For course descriptions not found in the UC San Diego General Catalog, 2013–14, please contact the department for more information.
199. Independent Research (2 or 4)
Laboratory research under the supervision of individual members of the faculty of the neurosciences department in one or a combination of neurosciences disciplines, e.g., neuroanatomy, neurophysiology, neurochemistry, neuropharmacology. (P/NP grades only.) (F,W,S)
200A-B-C. Basic Neuroscience (4-4-4)
These courses are designed for graduate students in the neurosciences and other departments that are part of the interdisciplinary program (i.e., Biology, Cog Sci, Psychology). These courses have been designed to cover as much basic neuroscience as possible in three quarters of study. It will combine two three-hour meetings each week with a 1.5 hour lecture and a 1.5 hour discussion of papers. These will be required courses for all first-year neurosciences graduate students. Biology will cross-list courses under Biology headings, making it a requirement of first-year Biology graduate students. Prerequisites: graduate student or consent of instructor. (F,W,S)
210. Neurobiology Boot Camp (4)
For incoming doctoral students in neurobiology, computational neurosciences, and neurosciences. During the first two weeks in September, students commit to ten to fifteen hours per day in lectures and laboratories in electrophysiology, cellular anatomy, molecular biology, optical imaging, and computational neurobiology. Students also attend weekly seminars during fall quarter. Prerequisites: graduate standing only. For students in the following major codes: BI77, BI79, NE75, NE78.
221. Advanced Topics in Neurosciences (2)
Specialized advanced topic areas in neurosciences will be addressed in an interactive seminar course format. A different specific topic will be considered each quarter as announced in advance. Students will each present an aspect of the topic area and participate in discussions. Prerequisites: graduate student or consent of instructor. (F,W,S)
222. Molecular and Cellular Neuroendocrinology (4)
This course will examine the role of the CNS in controlling reproductive functions, stress, growth and behavior, with emphasis on the cellular and molecular mechanisms of neuroendocrine function. The lectures will be given by experts on each of the topic subjects. Lectures will include a basic introduction on the topic followed by a description of the current research in the area.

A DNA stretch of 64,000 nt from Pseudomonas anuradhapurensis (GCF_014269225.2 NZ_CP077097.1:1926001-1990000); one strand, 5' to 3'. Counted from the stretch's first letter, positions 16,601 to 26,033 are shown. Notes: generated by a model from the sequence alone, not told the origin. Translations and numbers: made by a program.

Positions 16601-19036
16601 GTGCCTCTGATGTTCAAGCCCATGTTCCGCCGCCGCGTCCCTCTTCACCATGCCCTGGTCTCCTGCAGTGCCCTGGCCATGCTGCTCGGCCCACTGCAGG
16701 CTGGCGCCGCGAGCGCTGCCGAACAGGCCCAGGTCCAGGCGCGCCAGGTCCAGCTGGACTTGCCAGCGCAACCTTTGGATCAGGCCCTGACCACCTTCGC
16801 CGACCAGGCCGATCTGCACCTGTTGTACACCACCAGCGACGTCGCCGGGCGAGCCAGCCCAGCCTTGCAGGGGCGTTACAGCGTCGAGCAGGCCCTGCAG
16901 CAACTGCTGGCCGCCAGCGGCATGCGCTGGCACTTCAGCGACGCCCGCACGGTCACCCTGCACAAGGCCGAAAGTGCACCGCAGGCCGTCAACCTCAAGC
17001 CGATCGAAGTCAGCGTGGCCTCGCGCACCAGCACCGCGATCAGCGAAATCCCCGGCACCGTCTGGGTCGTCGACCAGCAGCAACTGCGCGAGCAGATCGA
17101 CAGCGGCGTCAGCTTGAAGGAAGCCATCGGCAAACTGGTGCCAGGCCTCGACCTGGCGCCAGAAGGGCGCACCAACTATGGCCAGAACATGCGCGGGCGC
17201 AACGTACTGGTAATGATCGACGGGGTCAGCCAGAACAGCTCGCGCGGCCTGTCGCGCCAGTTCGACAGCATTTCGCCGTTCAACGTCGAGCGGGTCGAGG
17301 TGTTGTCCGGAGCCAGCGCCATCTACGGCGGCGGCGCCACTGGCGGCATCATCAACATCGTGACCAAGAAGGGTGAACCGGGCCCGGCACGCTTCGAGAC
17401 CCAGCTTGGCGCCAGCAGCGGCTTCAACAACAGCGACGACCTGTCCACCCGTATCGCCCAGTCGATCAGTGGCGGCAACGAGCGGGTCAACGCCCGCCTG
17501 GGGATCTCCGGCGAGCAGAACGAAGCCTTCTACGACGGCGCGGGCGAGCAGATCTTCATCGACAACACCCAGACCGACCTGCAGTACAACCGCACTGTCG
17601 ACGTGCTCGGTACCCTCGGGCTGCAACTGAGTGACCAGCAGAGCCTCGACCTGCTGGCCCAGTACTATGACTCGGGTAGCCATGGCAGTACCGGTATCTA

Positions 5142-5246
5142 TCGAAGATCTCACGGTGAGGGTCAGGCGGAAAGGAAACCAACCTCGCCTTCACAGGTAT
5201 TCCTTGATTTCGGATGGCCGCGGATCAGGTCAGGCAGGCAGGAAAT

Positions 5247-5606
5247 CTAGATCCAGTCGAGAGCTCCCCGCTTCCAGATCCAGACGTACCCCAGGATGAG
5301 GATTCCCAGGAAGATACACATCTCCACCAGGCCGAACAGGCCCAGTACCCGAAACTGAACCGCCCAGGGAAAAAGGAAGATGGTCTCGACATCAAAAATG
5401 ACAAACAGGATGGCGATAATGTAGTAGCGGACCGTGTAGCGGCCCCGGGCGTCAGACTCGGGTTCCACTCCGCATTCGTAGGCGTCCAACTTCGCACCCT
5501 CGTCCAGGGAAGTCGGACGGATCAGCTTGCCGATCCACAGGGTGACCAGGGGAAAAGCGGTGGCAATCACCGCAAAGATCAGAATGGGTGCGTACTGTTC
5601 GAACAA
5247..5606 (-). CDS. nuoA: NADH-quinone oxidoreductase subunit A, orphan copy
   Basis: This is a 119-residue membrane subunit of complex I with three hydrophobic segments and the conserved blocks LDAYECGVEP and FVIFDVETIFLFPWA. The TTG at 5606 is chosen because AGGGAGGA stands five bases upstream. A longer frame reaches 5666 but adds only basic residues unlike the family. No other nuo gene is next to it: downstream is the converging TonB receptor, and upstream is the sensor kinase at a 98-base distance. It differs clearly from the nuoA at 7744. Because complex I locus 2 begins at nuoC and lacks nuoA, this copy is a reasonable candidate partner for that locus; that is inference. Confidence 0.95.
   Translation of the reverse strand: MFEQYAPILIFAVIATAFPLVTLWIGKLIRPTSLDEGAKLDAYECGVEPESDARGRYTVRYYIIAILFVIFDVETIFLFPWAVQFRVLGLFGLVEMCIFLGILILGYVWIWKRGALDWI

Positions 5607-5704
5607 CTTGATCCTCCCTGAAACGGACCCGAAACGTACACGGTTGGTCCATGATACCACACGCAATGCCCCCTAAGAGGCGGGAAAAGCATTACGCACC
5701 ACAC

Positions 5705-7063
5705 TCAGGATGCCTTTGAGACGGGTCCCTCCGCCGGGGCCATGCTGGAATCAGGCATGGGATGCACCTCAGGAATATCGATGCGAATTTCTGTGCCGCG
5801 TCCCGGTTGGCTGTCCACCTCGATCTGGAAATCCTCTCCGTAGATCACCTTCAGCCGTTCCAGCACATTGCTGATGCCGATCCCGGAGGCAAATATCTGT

225. Statistical Methods and Experimental Design (2)
This is a practical course designed to emphasize the relationships between experimental design, statistical methods, and biomedical research. The assumptions behind the statistical tests, their appropriate use, and examples of misuse will be discussed. Prerequisites: registered student in SOM graduate program or approval of instructor.
241. Ethics and Survival Skills in Academia (3)
This course will cover “ethical” issues in academia, including dishonesty, plagiarism, attribution, sexual misconduct, etc. We will also discuss “survival” issues, including job hunting, grant preparation, journal reviews, writing letters of recommendation, mentoring, etc. (W)
243. Physiological Basis of Human Information (2)
Psychological processes including attention, perception, and memory will be studied in connection with event-related potentials of the human brain. The interrelations among psychological and physiological events will be explored in order to arrive at unified concepts of human information processing. Prerequisites: Neurosci 238 or Psych. 231, and consent of instructor. (S/U grades only.) (F)
259. Workshop in Electron Microscopy (4)
This course is to introduce graduate students in the neurosciences to research methods used in electron microscopy (EM) through one hour of formal lecture, one hour of seminar, three hours of demonstration, and three hours of supervised laboratory work per week. Students will become familiar with sectioning EM, scanning EM, and freeze-fracture EM. Prerequisites: graduate-student standing in neurosciences doctoral program and consent of instructor. Enrollment limited. (S/U grades only.) (F)
263. Developmental Neuroscience (3)
A graduate reading course that highlights selected topics in the molecular study of neural development.
266. Development of Neural Circuits (4)